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Antiques & The Arts

American Pickers: Bonus – Heart of Gas & Oil (Season 19) | History


FRANK: We’re in the heart
of gas and oil. We’re heading to meet
Mr. More and his son Mike. The family ran a service
station from the early 1900s. They closed in the ’90s,
and supposedly they kept everything. MIKE: Look at this place!
FRANK: Wow, this is cool. Grab the flyer.
MIKE: Ah… Frankie! FRANK: This place is cool, man. MIKE: Oh my gosh,
are you kiddin’ me? MIKE: Hello!
FRANK: Hello. FRANK: Whoa…
CARL: Mike! FRANK: Got some
square footage up here. MIKE: No way.
FRANK: Mr. More, Frank. MIKE: Hey, I’m Mike.
MIKE MORE: Pleasure to meet you. FRANK: Nice to meet you, sir.
MIKE: Mike, nice to meet you. Hello, how are you?
Good to meet you guys. MIKE: I gotta say,
the curb appeal of this building is incredible. MR. MORE: It was a very
busy gas station. We’re midway between Dallas and Lubbock and Amarillo.
MIKE: Yeah. MR. MORE: So this was
the main route of traffic, and they all
came by this station, because there
was no freeway. FRANK: Oh. MIKE: This place was like
an oasis for the weary traveler. MR. MORE: They were open 7
days a week, 24 hours a day. MIKE: Wow! So what did you guys use
this space for up here, then? MR. MORE: They had an ordinance
back in the ’30s and early ’40s against parking
overnight on the street. MIKE: Really? MR. MORE: So if people
stayed in the hotel, you would come over here
and park your car and we got 40 or 50
cents a night. MIKE: No way!
FRANK: Way to go. MIKE: Cars would pull up
right here, huh? MIKE MORE: Yeah.
MR. MORE: Yes, uh-huh. MIKE: Look how narrow
that is, Frank. MR. MORE: This ramp
was made for Model Ts. MIKE: Oh, okay, okay. MIKE: Can we look
over here first? MIKE: This is like walking
through a petroliana history museum. MIKE: So was this stuff left
over from the storage business? MIKE MORE: A lot of this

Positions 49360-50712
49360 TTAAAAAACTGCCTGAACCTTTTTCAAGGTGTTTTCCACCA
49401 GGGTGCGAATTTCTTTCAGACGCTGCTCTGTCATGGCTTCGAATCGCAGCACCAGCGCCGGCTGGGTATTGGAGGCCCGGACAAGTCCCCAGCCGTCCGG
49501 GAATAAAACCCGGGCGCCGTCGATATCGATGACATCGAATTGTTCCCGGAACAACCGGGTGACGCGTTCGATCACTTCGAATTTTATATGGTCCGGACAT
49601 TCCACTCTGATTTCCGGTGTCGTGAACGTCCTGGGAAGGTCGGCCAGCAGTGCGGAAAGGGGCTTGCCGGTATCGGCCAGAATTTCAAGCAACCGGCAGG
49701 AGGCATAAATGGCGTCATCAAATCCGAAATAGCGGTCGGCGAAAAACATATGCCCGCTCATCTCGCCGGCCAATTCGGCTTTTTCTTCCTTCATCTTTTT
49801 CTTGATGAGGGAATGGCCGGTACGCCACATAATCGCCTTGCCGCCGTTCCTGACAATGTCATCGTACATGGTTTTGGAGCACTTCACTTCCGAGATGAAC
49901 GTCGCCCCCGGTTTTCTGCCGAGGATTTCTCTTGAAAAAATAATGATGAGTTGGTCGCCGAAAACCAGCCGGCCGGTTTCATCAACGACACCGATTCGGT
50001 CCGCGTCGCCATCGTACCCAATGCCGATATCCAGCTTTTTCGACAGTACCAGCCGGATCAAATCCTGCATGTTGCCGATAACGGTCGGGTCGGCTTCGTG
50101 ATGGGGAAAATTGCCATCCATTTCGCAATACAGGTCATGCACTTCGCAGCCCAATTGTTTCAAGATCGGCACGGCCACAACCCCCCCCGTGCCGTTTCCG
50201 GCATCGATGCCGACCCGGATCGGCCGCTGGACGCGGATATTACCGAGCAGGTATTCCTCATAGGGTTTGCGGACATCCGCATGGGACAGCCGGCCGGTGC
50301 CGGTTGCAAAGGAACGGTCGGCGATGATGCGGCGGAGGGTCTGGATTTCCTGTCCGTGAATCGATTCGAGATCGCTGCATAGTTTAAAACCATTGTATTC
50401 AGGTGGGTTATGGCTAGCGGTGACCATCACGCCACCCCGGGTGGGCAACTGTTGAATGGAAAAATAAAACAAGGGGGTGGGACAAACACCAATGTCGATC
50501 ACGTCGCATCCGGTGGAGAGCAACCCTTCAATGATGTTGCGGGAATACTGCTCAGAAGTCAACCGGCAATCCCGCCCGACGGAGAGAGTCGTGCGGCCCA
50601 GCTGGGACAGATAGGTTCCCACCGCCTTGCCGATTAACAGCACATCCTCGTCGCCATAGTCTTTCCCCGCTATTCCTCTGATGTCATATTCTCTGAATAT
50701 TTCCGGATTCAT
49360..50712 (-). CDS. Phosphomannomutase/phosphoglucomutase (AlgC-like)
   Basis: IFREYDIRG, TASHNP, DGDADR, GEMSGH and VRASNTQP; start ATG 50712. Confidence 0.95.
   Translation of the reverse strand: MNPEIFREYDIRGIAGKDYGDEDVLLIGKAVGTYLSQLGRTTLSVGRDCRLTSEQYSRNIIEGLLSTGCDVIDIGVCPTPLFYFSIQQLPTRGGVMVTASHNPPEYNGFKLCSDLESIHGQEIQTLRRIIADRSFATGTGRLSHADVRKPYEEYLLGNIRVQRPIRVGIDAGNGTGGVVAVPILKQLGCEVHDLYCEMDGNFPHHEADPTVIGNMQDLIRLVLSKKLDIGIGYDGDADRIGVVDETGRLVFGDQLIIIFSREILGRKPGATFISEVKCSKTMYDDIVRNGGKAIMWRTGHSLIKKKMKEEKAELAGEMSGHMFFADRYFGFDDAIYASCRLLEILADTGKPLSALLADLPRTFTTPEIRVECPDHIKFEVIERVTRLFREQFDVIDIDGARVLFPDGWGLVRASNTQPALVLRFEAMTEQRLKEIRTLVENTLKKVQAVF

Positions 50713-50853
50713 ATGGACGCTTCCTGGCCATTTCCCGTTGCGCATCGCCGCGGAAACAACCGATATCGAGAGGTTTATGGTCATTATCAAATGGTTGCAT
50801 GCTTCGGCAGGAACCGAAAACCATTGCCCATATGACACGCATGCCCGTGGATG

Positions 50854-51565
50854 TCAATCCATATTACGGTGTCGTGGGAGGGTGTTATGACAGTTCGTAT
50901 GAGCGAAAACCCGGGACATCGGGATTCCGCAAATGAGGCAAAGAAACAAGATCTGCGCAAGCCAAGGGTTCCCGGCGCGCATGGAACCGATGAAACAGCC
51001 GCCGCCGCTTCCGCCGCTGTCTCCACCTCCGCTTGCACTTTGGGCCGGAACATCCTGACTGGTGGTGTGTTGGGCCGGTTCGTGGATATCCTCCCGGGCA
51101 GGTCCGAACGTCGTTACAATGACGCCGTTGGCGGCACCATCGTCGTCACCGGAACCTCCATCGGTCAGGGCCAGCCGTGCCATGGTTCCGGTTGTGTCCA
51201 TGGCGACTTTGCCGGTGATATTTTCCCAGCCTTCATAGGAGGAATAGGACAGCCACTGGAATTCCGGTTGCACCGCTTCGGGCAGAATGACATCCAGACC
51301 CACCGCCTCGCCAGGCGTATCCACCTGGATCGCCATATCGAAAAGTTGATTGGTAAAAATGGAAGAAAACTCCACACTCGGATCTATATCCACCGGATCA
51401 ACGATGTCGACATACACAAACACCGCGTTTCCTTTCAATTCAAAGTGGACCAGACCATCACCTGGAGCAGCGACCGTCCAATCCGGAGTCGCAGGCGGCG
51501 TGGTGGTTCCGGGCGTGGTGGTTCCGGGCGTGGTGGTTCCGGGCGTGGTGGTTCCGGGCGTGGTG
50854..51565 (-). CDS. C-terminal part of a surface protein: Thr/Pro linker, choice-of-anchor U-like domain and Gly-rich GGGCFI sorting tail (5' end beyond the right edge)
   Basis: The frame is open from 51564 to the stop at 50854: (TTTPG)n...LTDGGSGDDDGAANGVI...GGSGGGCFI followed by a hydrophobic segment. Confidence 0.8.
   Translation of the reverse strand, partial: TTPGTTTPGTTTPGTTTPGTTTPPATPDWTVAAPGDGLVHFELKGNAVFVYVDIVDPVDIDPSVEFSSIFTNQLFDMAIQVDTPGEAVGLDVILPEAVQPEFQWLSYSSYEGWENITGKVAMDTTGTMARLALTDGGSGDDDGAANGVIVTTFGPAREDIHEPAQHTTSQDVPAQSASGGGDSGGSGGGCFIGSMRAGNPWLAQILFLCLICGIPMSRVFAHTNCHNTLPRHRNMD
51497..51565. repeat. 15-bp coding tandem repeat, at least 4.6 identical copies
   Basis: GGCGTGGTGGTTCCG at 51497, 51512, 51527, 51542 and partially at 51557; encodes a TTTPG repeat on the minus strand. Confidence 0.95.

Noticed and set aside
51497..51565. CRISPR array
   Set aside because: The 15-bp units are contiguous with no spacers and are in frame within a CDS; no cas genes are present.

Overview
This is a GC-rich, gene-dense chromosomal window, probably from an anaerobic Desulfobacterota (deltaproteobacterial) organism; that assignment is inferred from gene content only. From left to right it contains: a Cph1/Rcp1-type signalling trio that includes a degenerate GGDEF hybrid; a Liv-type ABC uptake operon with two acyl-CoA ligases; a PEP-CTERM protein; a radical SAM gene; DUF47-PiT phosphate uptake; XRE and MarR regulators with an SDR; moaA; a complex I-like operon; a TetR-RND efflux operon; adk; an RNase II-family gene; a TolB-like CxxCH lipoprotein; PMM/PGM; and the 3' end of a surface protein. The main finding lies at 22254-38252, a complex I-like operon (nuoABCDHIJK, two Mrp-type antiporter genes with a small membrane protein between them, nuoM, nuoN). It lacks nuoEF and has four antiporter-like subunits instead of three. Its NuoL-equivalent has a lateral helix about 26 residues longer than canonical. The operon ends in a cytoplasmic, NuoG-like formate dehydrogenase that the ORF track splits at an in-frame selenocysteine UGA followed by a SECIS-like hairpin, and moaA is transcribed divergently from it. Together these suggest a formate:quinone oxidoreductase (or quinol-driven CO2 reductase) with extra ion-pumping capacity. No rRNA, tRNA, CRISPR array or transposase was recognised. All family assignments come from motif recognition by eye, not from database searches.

I acquired. A few of them are family pieces
that we put up here, you know, uh… MIKE: Where’d that
come out of? MIKE MORE: As far as I know, it was probably
in the oil refinery offices that would have been back here. MIKE: Oh, this was
office space up here? MIKE MORE: This originally was. It later became the VFW. I’ve heard stories that–
a guy that got drunk and drove his motorcycle
up these back stairs… MIKE: Uh-huh…
[laughs] MIKE MORE: And didn’t
figure out how to get it down. So they had to bust a hole in
the wall and take it down the ramp for the cars… MIKE: Oh my gosh.
MIKE MORE: …through there. FRANK: It’s cool seeing
a young guy like Mike being so passionate about
his family’s history. MIKE MORE: I feel a sense
of pride being able to carry the family history on.
I take a lot of pride in that. MIKE: Hey, thanks for sharing
your family’s history with us. FRANK: Thank you so much.
MIKE: Good luck with the museum. MIKE MORE: Thank you.
FRANK: You bet. MIKE: Alright, we appreciate it.
You come to Nashville, you’ll see that.
CARL: Be safe. FRANK: Alright guys.
Take care. MIKE: God bless you guys.
[honks horn] FRANK: Later, guys!
Take care! MIKE MORE: Later.

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